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Schmidt's brilliant criticism of U.K. (and Google)

Google's chairman lectures the United Kingdom that its education system hasn't brought science and the arts together. Which, oddly, is exactly what could be said of Google.

commentary There's clearly something wrong with the British education system.

British youths are rioting in the streets and somehow the nation has produced far fewer great comedies that are then destroyed in the American versions.

Who, therefore, could not applaud Google Chairman Eric Schmidt for a bravura, even Braveheart performance in Edinburgh today?

As the Guardian spells out, Schmidt stood before the collected brains listening to his McTaggart Lecture, stared them down and gave them his most withering engineer's frown.

He said that the U.K. education system had performed a "drift to the humanities." Which perhaps has gone out of control, given that the recent riots suggested a drift to the inhumanities.

He also declared: "Over the past century the U.K. has stopped nurturing its polymaths. You need to bring art and science back together."

Google Executive Chairman Eric Schmidt Stephen Shankland/CNET

I ought to disclose that I was educated the British way. No, not so much the cold showers and learning to talk without moving your lips, but a definite and heartfelt derision for both science and business. Physics and chemistry were subjects beloved by those who could neither hit a ball nor hit on a girl. Engineers were people who grew beards in the hope of making themselves attractive. Science and business were as declasse as nose picking.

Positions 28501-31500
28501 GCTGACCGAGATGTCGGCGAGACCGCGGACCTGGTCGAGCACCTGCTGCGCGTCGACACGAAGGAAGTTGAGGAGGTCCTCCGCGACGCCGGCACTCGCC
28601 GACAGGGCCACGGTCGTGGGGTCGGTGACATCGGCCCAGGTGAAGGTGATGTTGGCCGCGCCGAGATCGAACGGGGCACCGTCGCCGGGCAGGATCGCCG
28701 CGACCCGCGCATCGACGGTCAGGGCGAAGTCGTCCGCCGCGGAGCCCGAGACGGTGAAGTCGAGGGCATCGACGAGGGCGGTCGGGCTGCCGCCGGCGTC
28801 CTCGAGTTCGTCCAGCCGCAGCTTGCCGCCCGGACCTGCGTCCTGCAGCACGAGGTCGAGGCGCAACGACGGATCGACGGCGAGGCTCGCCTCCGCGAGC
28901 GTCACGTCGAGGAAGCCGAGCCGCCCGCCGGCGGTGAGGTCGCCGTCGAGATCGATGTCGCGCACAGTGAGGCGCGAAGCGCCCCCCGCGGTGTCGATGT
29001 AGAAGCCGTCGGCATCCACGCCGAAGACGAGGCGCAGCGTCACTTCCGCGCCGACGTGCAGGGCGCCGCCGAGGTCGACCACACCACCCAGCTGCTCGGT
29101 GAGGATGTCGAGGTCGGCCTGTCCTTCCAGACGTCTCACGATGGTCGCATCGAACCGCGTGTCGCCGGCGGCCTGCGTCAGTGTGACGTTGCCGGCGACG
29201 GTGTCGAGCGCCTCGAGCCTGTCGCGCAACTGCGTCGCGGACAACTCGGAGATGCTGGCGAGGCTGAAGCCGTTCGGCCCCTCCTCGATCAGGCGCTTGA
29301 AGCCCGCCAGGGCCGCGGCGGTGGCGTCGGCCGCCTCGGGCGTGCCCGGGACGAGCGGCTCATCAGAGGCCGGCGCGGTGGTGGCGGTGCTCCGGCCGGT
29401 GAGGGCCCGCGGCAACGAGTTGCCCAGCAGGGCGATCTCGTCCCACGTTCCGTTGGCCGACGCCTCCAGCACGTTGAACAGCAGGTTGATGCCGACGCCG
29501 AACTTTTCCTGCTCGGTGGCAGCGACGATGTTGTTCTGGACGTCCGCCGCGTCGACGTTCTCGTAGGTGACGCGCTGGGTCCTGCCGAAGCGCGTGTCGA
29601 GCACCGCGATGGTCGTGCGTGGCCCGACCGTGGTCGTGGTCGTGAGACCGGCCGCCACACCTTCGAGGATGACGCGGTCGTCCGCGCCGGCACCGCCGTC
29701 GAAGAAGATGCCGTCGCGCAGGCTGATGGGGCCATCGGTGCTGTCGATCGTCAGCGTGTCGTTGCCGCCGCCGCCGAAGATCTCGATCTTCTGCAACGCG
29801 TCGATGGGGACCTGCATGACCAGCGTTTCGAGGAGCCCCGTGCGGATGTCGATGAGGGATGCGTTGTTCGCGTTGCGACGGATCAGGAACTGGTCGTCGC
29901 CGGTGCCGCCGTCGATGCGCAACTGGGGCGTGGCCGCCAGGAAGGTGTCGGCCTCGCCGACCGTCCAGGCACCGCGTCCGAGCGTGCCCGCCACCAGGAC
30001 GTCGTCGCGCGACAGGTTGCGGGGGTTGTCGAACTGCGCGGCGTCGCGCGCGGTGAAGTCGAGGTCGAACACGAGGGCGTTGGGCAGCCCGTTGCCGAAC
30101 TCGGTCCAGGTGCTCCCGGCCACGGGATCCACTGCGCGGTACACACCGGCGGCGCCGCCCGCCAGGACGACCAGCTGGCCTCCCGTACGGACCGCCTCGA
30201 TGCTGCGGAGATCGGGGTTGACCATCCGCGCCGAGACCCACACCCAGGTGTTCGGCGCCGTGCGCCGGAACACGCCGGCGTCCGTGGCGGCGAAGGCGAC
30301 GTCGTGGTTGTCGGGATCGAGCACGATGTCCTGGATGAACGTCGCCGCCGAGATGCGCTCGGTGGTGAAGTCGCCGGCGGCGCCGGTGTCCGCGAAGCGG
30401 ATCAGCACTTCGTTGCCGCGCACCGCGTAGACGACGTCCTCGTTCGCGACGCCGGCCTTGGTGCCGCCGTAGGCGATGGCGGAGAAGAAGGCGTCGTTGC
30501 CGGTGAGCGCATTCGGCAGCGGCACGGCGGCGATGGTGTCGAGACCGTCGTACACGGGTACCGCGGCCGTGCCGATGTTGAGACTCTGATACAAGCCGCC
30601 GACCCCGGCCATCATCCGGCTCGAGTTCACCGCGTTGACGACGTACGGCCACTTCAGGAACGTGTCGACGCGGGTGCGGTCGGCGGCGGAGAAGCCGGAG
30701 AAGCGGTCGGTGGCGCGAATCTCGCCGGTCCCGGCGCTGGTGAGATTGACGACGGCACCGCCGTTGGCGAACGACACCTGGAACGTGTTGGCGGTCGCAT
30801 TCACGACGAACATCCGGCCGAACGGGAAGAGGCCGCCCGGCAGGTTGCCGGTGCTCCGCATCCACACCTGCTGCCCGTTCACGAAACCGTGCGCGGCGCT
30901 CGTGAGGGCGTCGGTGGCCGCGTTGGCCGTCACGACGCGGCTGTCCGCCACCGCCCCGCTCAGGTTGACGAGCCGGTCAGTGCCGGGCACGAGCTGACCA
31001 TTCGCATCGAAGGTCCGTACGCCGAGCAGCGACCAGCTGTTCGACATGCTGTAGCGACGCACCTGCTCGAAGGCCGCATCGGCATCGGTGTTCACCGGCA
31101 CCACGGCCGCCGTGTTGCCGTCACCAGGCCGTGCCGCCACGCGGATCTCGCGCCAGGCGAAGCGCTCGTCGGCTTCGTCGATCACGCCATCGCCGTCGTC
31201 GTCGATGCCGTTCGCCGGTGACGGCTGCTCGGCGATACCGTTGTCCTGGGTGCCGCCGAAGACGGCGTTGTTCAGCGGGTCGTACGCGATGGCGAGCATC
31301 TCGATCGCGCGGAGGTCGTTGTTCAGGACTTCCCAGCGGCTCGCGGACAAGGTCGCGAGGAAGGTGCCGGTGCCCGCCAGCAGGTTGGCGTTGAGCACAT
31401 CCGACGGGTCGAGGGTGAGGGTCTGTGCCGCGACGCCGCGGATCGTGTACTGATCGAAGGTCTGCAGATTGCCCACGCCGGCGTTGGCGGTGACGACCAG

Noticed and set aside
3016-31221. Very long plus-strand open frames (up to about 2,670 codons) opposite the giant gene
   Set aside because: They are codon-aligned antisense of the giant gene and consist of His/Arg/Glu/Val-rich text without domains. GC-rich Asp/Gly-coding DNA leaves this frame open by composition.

Schmidt is unquestionably correct in reminding his audience: "Lewis Carroll didn't just write one of the classic fairytales of all time. He was also a mathematics tutor at Oxford." Carroll was a couple of other things too, but we needn't go into them here.

There can't be a Brit who doesn't feel slightly troubled by his or her nation today on hearing Schmidt inform them: "I was flabbergasted to learn that today computer science isn't even taught as standard in U.K. schools."

Sliding the dagger of his argument a little further into British complacency, he added: "Your IT curriculum focuses on teaching how to use software, but gives no insight into how it's made. That is just throwing away your great computing heritage."

This is the nation that built the world's first home office computer.

And yet before the Brits take off their shirts and begin to whip themselves into a forlorn frenzy, there is another entity that might think of joining them in the self-flaggelationfest.

That entity is Google.

This place of brilliant engineering minds carries as its cudgel its disdain for many of the arts. As Steven Levy's fine "In The Plex" pointed out, Larry Page was no great believer in, for example, the creative art of advertising.

As former Google designer Douglas Bowman blogged, anyone of an artistic bent surely couldn't bear the idea of Google's management researching 41 shades of blue to see which might be the right one.

Bowman wrote: "I won't miss a design philosophy that lives or dies strictly by the sword of data."

Schmidt's excellent and withering words might also therefore be contemplated by those at Google who have made engineering constructs their goal, rather than their emotional delivery to people. That's what the arts remind you: to connect with and move human hearts-- and then minds.

Few academic institutions and even fewer companies have managed to breathe new life into their work by successfully melding the arts and the sciences. Although there's a little company down the road from Google that might offer it a few hints. You know the company. The CEO resigned this week.